The Home Stretch
A Father, a Son, and All the Things They Never Talk About
A moving, honest memoir about a man who returns to his rural hometown to take care of his cranky elderly father.
George K. Ilsley explores his complex relationship with his aging father in this candid memoir full of sharp emotion and disarming humour. George's father is ninety-one years old, a widower, and fiercely independent; an avid gardener, he's sweet and more than a little eccentric. But he's also a hoarder who makes embarrassing comments and invitations to women, and he has made no plans whatsoever for what is inevitably coming over the horizon.
Decades after George has moved four time zones away, he begins to make regular trips home to help care for his cranky and uncooperative father, and to sift through the hoarded fragments of his father's life. In doing so, George is forced to confront some uncomfortable family secrets and ugly personal truths, only to discover that the inexorable power of life's journey pulls everyone along in its wake.
The Home Stretch is a beguiling, moving book about aging parents who do not "go gently," and their adult children who must reckon with their own past before helping to guide them on their way.
The Home Stretch is a wonderful book -- witty, tender, and lucidly written -- about the caregiving of sons and the complicated inheritances of fathers. It is about finding through the challenges of elder care the parent youâ??ve never really known. Lifegiving and bracingly honest, George K. Ilsley's writing is a welcomed punch to the heart. -David Chariandy, author of Brother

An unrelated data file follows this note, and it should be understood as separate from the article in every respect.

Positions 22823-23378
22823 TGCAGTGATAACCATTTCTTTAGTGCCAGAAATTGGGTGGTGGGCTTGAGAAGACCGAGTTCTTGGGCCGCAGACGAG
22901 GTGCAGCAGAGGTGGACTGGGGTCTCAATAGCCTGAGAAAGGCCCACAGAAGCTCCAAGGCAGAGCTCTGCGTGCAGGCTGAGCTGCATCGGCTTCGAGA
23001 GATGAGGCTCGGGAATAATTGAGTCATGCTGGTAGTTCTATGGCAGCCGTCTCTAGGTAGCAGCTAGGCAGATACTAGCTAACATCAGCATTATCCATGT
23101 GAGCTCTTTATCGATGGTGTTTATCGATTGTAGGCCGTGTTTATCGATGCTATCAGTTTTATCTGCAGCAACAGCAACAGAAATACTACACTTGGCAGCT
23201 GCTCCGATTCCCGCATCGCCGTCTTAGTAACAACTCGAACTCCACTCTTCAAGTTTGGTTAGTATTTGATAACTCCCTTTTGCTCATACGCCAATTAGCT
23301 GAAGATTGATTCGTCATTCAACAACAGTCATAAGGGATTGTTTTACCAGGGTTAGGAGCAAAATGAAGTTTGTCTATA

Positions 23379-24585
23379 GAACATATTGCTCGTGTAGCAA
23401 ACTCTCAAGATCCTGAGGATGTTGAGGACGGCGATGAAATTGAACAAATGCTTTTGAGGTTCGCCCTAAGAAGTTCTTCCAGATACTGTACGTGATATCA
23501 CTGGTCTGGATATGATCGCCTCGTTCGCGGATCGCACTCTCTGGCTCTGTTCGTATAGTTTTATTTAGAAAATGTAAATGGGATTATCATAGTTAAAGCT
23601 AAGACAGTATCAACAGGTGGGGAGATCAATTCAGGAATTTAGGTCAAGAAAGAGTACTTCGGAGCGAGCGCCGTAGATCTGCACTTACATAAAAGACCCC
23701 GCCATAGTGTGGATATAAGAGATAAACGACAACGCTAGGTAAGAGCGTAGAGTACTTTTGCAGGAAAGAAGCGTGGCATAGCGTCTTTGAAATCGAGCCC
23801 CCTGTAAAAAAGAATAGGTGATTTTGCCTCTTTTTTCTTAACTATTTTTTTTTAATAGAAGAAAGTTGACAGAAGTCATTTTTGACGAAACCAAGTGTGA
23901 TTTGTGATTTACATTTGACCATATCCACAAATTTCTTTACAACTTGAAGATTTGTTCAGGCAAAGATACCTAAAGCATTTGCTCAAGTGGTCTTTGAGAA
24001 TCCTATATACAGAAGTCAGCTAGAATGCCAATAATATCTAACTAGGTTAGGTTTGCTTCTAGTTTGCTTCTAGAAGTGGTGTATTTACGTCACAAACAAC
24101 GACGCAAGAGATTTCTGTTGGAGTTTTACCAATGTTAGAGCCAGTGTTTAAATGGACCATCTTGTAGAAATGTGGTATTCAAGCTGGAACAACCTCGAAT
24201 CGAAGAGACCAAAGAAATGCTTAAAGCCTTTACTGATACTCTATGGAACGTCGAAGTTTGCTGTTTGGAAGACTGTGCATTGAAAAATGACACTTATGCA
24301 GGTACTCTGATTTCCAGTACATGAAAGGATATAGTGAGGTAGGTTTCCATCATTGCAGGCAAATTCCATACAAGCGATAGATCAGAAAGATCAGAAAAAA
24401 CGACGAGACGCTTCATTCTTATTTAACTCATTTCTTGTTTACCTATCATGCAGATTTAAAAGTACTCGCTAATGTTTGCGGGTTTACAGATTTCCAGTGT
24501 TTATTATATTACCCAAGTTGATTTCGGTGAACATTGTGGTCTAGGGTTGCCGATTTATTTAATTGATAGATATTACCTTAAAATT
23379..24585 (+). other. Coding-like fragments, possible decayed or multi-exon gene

Absolutely gorgeous. Reading The Home Stretch I laughed and cried, and, like all the best journeys, as I neared home, I laughed and cried at the same time. In fact, the tears are still fresh on my skin, and something as wide open as laughter remains in my chest. I know the father of this story. And the son. Itâ??s my father. Itâ??s me. George K. Ilsley is a writer of profound grace and equanimity. -Matt Rader, author of Visual Inspection, Desecrations, and What I Want to Tell Goes Like This